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Member since: Wed Jul 24, 2013, 01:10 PM
Number of posts: 1,929

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I'm tired of living like this, and I don't really have that right.

I'm on one of the administrative committees at the college where I work. At our weekly (virtual) meeting this morning, the first topic of discussion was the Chauvin trial.

My public university is in a comparatively small Midwestern college town (not in Minnesota). We attract some diversity because of the university, but the surrounding area is overwhelmingly white, which limits enrollments from students of color. And yet over the summer, at least one of the BLM protests here became very large and ended up tear-gassed.

So our discussion this morning is over what the university will do should the trial end with an acquittal. There will be multiple statements released by different officials, from the president through the provost and down to the deans' offices, with some department heads probably joining in. These statements are already being drafted.

They have to be drafted carefully; the community around the university is progressive, but the state as a whole, as reflected by the governor and state legislature, follows a very different and decidedly rightward path. As long as we rely on the legislature for funding, we have to balance expressing objection to the obvious injustice an acquittal would represent with not coming across as institutionally partisan or reactionary. But we can't stay absolutely silent if the community around us unravels.

Meanwhile, a few miles south of me (I'm living in a different state most of the time because of the pandemic), the National Guard has already been deployed.

I'm tired of this shit. We as a country have never really dealt with the fundamental racial disparities throughout our system. It's gotten so bad that when an opportunity arises to make things right, even by a little bit, it's fumbled. And I have to worry about whether my building on campus might be damaged by a crowd that includes many of my friends. I have to worry about my friends working downtown, either back home near the university or here; will they encounter violence from people using the protests as an excuse to riot? From the police? From the National Guard?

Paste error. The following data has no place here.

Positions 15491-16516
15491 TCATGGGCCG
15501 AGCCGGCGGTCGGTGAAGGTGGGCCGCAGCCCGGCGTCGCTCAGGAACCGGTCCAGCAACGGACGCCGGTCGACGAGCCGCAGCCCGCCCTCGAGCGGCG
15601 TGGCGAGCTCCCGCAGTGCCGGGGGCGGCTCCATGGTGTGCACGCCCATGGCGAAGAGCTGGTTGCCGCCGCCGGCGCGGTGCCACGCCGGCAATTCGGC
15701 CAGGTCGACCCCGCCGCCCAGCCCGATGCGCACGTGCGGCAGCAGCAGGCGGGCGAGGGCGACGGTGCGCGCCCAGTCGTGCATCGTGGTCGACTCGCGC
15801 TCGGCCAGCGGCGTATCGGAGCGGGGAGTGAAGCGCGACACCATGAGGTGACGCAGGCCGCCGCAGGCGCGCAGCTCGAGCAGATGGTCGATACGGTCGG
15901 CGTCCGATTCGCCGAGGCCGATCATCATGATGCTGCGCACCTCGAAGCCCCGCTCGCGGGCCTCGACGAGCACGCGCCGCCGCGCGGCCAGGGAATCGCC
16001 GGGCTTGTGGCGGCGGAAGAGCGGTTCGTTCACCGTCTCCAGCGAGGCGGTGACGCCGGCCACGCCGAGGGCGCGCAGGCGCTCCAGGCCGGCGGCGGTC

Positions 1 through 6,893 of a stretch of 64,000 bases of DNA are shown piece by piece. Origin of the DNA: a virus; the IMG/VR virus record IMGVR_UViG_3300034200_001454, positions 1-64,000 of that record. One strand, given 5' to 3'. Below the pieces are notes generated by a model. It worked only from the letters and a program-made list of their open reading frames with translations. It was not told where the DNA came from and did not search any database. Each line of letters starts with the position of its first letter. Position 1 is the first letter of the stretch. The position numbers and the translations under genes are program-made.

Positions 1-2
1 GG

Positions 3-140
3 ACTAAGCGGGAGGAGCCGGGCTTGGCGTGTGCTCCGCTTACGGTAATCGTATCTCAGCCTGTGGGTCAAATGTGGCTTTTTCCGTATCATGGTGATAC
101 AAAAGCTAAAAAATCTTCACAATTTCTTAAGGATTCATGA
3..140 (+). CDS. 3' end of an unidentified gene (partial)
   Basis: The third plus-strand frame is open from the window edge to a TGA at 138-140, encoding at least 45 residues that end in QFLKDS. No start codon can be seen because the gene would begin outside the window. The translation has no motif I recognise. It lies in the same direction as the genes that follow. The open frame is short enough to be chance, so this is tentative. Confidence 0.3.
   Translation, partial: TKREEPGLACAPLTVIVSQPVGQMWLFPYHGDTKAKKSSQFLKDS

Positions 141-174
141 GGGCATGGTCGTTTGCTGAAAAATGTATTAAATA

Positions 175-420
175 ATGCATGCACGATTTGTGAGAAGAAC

And you know what? I have no business feeling this way. Not really, anyway. I'm a white heterosexual cis-male. I'm a walking billboard for what unintentional white privilege looks like. I get tired of things because I'm worried a riot might break out many miles from where I sit; African American teenagers get tired of being wary of every police officer they encounter, knowing there's a greater likelihood that they'll be shot ton the false theory that they're armed. I worry that the riots will disrupt my travel and make my community look bad; people of color have to worry about how - not whether, but how - their ethnic background will hold them back every day.

When I was a kid, my parents had the "police talk" with me. The police are our friends, I was told. If we're in trouble, if we're lost or something, we look for a police officer for help. We can trust them. Every other kid in my suburban neighborhood got the same talk. I was never told that the police might kill me if they mistook me for a criminal, or if they mistook my wallet for a Smith and Wesson.

So I look at the fact that I'm worried about how this will end almost as a point of shame. I'm safe where I am. I'm doing everything I can to promote equity and inclusion, both at my institution and in my field, so I can at least pretend I'm part of the solution, but why should I worry when my life isn't in any real jeopardy?

So I consciously try to direct my worry where it belongs - to my many friends of color, to my LGBTQ friends, to my friends who are immigrants, and - yes - to my friends in law enforcement, all of whom really are trying hard to rebuild the trust that should exist between every citizen and the police. I work to direct it to their families. It's really all I can do.

I try to turn my worry into real empathy - the kind that promotes positive change.

just wanted to say this.
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